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From the Feuilletons

Saturday 20 - Friday 26 November, 2010

The theatre event of the week came in a twin pack: Roland Schimmelpfennig's new play, a post-colonial "Who's Afraid of Virginia Woolf" opened at the Deutsches Theater in Berlin and the Thalia in Hamburg. The anarchist pamphlet "The Coming Insurrection" has at last been translated into German and has ignited the revolutionary sympathies of at least two leading German broadsheets, the FAZ and the SZ. But the taz, Germany's left-wing daily, says the pamphlet is strongly right-wing. What's left and right anyway? came the reply.
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From the Feuilletons

Saturday 13 - Friday 19 November, 2010

Dieter Schlesak levels grave accusations against his former friend and colleague, Oskar Pastior, who spied on him for the Securitate. Banat-Swabian author and vice chairman of the Oskar Pastior Foundation, Ernest Wichner, turns on Schlesak for spreading malicious rumours. Die Zeit portrays the Berlin rapper Harris, and the moment he knew he was German. Dutch author Cees Nooteboom meditates on the near lust for physical torture in the paintings of Francisco de Zurburan. An exhibition in Mannheim displays the dream house photography of Julius Schulman.
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From the Feuilletons

Saturday 6 - Friday 12 November, 2010

The NZZ asks why banks invest in art. The FAZ gawps at the unnatural stack of stomach muscles in Michelangelo's drawings. The taz witnesses a giant step for the "Yugo palaver". Bernard-Henri Levy describes Sakineh Ashtiani's impending execution as a test for Iran and the west. Journalist Michael Anti talks about the healthy relationship between the net and the Chinese media. Literary academic Helmut Lethen describes how Ernst Jünger stripped the worker of all organic substances.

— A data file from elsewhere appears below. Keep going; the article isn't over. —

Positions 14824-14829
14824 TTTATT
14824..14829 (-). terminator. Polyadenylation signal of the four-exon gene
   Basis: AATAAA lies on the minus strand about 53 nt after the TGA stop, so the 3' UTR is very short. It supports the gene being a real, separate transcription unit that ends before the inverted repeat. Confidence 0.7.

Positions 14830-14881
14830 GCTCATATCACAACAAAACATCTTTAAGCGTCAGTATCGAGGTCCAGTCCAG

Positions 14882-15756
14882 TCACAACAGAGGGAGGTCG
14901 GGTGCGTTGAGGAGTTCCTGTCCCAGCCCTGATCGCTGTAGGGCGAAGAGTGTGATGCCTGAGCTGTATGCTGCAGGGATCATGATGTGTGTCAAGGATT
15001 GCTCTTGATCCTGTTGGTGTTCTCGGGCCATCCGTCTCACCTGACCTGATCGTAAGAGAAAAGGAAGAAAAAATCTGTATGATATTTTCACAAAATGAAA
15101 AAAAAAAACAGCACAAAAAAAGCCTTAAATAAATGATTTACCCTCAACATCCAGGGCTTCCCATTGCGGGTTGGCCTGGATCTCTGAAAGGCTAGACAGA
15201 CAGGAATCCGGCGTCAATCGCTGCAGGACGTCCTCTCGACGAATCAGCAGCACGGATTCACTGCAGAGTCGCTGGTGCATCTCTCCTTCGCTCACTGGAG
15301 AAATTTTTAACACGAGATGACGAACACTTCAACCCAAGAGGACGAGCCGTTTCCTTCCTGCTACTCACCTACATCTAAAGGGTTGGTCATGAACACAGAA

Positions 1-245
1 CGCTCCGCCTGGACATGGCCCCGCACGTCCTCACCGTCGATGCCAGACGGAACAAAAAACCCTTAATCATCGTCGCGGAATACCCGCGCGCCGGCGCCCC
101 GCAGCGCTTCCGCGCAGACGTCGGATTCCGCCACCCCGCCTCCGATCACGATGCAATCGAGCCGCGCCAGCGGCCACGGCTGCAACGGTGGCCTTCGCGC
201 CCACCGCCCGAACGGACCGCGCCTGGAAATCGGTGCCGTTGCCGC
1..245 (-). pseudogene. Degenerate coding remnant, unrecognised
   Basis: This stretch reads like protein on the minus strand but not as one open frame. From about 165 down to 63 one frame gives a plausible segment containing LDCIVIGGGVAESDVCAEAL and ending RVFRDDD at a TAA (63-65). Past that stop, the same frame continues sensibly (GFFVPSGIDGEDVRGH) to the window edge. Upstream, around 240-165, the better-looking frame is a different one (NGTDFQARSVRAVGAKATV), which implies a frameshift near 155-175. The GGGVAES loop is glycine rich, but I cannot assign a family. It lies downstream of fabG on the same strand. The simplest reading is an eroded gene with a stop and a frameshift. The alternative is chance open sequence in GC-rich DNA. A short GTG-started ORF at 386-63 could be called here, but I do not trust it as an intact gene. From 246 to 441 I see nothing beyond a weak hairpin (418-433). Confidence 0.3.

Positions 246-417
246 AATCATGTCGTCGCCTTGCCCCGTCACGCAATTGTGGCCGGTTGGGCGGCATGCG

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From the Feuilletons

Saturday 30 October - Friday 5 November, 2010

Now that German TV has just beatified Pope Pius XII, Rolf Hochmuth tells die Welt where he got the idea for his play "The Deputy". The FR celebrates Elfriede Jelinek's "brilliantly malicious" farce about the collapse of the Cologne City Archive. "Carlos" director Olivier Assayas makes it clear that the revolutionary subject is a figment of the imagination. The SZ returns from the Shanghai Expo with a cloying after-taste of sweet 'n' sour. And historian Wang Hui tells the NZZ that China's intellectuals have plenty of freedom to pose critical questions.
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From the Feuilletons

Saturday 23 - Friday 29 October, 2010

Author Doron Rabinovici protests against the concessions of moderate Austrian politicians to the FPÖ: recently in Vienna, children were sent back to Kosovo at gunpoint. Ian McEwan wonders why major German novelists didn't mention the Wall. The NZZ looks through the Priz Goncourt shortlist and finds plenty of writers with more bite than Houellebecq. The FAZ outs two of Germany's leading journalists who fiercely guarded the German Foreign Ministry's Nazi past. Jens-Martin Eriksen and Frederik Stjernfelt analyse the symptoms of culturalism, left and right. Hans Ulrich Gumbrecht demonstratively yawns at German debate.
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From the Feuilletons

Saturday 16 - Friday 22 October, 2010

A new book chronicles the revolt of revolting "third persons" at Suhrkamp publishers in the wild days of 1968. Necla Kelek is appalled by the speech of the very Christian Christian Wulff, the German president, in Turkey. The taz met a new faction of hardcore Palestinians who are fighting for separate sex hairdressing in Gaza. Sinologist Andreas Schlieker reports on the new Chinese willingness to restructure the heart. And the Cologne band Erdmöbel celebrate the famous halo around the frying pan.
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From the Feuilletons